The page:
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Chrimar Asks Supreme Court to Decide Whether PTAB Can Reverse Final Article III Judgments

COFFYLAW, LLC > Blog  > Chrimar Asks Supreme Court to Decide Whether PTAB Can Reverse Final Article III Judgments

Chrimar Asks Supreme Court to Decide Whether PTAB Can Reverse Final Article III Judgments

“The time has come to harmonize the Federal Circuit with Supreme Court precedent and the Restatement, unsplit the circuits, restore constitutional validity to our system of parallel track patentability litigation, and eliminate the waste and gamesmanship that current precedent incentivizes.”

Earlier this week, Chrimar Systems, Inc. filed a petition for certiorari asking the U.S. Supreme Court to take up a case on appeal from the U.S. Court of Appeals for the Federal Circuit. Chrimar is asking the nation’s highest court to answer the question of whether the Federal Circuit may: 1. apply a finality standard for patent cases that conflicts with the standard applied by the Supreme Court and all other circuit courts in non-patent cases, and 2. whether a final judgment of liability and damages that has been affirmed on appeal may be reversed based on the decision of an administrative agency.

Chrimar I, Chrimar II, and Chrimar III

In 2015, Chrimar filed a suit against ALE USA, Inc. for infringement of Chrimar’s patents, which relate to improved Ethernet equipment, in the U.S. District Court for the Eastern District of Texas. ALE’s asserted invalidity defenses were rejected by the jury and the district court entered a final judgment in February 2017 on the issue of invalidity. Thus, the district court awarded Chrimar damages and ongoing royalties for the patents-in-suit, including U.S. Patent No. 8,155,012 (the ‘012 patent). ALE appealed to the Federal Circuit on a few issues (Chrimar I), including claim construction, of the ‘012 patent, but did not contest the invalidity determination or the award of ongoing royalties. The Federal Circuit remanded on the issue of claim construction, but noted that “[g]iven the (affirmed) judgment of infringement”, the absence of an infringement judgment on the ‘012 patent was “immaterial to damages” because any damages resulting from that patent would also result from Chrimar’s other patents-in-suit. Since the only issue on remand was the claim construction of the ‘012 patent, Chrimar moved to voluntarily dismiss its infringement claims for the ‘012 patent.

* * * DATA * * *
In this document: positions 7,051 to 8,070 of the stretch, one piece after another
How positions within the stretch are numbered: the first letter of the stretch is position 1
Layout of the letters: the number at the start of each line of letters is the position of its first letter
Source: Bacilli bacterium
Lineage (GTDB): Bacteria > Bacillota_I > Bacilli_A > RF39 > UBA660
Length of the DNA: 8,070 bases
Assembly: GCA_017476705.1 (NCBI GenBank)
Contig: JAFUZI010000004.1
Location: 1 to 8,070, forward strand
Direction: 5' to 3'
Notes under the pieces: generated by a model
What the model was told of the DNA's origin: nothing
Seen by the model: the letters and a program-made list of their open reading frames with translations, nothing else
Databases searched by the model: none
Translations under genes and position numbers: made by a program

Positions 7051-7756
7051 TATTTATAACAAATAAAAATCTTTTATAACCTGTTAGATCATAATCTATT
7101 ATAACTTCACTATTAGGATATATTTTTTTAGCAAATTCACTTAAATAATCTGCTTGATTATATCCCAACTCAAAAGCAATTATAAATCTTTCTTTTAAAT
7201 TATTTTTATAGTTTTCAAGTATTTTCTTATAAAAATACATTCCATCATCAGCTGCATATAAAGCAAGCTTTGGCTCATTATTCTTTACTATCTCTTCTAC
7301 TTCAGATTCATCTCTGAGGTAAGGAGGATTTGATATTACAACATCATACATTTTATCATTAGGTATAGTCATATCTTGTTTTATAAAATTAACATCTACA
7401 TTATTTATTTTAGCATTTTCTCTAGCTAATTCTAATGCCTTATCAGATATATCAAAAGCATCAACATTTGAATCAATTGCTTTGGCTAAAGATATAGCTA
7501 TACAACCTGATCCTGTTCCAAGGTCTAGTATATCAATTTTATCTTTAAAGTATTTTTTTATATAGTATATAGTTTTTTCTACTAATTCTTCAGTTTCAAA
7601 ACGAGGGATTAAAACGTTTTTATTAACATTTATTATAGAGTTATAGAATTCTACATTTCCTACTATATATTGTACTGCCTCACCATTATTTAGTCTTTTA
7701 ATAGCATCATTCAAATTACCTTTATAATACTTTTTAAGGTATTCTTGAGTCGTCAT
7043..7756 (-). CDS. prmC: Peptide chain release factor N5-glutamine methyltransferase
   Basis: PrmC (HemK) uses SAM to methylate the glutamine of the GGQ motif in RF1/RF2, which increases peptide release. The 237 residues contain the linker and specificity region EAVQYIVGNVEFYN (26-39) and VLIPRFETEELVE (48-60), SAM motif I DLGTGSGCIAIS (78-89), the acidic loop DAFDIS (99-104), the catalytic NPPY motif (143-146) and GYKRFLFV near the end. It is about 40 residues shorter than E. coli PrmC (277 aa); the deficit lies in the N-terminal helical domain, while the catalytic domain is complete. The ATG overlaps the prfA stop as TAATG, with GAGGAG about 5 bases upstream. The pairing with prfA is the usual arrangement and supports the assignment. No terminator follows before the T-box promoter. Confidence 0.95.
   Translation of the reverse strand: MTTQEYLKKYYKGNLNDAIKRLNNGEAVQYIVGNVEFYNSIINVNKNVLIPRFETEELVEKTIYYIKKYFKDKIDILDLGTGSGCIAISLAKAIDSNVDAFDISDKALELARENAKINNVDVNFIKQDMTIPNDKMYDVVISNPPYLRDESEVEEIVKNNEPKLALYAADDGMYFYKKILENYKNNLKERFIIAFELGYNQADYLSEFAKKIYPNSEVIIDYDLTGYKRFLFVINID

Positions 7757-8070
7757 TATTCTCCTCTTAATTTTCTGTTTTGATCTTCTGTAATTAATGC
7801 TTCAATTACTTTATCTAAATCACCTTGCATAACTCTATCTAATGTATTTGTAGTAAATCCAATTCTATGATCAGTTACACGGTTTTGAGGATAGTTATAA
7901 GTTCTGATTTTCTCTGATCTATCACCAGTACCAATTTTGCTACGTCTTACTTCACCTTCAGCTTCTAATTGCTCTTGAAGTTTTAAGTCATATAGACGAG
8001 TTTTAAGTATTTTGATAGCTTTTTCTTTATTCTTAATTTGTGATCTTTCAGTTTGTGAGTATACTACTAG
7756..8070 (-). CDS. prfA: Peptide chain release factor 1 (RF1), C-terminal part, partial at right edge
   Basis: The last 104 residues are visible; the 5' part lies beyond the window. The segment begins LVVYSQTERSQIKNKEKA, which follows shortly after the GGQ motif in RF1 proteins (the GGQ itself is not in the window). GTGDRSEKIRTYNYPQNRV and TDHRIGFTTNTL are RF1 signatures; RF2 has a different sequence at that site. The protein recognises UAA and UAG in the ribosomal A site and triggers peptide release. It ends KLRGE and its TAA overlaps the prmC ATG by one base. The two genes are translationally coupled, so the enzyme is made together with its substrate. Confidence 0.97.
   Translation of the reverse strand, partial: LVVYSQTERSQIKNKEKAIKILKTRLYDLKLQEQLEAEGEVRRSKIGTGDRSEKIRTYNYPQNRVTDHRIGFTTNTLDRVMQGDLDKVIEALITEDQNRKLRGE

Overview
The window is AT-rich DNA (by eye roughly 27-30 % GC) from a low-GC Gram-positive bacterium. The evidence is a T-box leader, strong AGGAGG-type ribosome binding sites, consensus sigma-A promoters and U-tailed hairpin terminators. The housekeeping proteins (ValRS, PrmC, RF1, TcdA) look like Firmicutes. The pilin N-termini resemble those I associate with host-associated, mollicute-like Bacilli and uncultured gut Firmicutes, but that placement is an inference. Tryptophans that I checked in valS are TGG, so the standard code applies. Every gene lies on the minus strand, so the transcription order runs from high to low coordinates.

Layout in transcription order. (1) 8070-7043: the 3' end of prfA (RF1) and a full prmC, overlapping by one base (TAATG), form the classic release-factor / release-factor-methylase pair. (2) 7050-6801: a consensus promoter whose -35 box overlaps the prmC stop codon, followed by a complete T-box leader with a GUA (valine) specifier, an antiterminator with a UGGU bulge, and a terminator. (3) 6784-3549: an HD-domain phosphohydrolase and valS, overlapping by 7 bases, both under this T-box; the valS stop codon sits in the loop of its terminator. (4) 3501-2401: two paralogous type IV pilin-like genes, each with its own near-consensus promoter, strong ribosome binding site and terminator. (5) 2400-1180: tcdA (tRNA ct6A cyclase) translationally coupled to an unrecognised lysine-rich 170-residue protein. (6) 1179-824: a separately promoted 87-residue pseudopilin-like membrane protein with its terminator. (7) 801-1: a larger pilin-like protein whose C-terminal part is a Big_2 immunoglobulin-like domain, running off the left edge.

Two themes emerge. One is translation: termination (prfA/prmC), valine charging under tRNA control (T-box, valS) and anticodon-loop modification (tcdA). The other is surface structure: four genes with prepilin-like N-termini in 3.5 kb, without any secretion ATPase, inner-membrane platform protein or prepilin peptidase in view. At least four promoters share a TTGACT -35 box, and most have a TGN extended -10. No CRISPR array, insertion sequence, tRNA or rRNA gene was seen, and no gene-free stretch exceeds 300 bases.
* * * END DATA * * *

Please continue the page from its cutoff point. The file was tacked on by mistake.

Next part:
In December 2017, the USPTO’s Patent Trial and Appeal Board (PTAB) issued a Final Written Decision finding certain claims of the patents-in-suit unpatentable in an unrelated inter partes review (IPR) proceeding filed by Juniper Networks. On the same day, the Federal Circuit affirmed the Juniper opinion (Chrimar II) and ordered that the previously affirmed district court decision be vacated and remanded for dismissal (Chrimar III). Thus, “[r]ather than finding that the earlier District Court judgment operated as a preclusion against ALE making invalidity arguments, the Federal Circuit found that the later administrative outcome operated as a preclusion against Chrimar asserting that its patents were valid.” Supported by 41 amici curiae, Chrimar petitioned for rehearing en banc, but the Federal Circuit denied without opinion.

The Fresenius/ Simmons Preclusion Principle v. the Restatement (Second) of Judgments

Chrimar argues in its petition that the time is right, and this case is an “excellent vehicle” to examine the controversial issues of “when a judicial decision becomes binding on the parties, and whether a decree from a different branch of government can reverse an Article III court judgment.” Initially, Chrimar notes that the Federal Circuit applied its own unique “Fresenius/ Simmons preclusion principle” rather than the governing Fifth Circuit standard, which follows the Restatement (Second) of Judgments, § 13.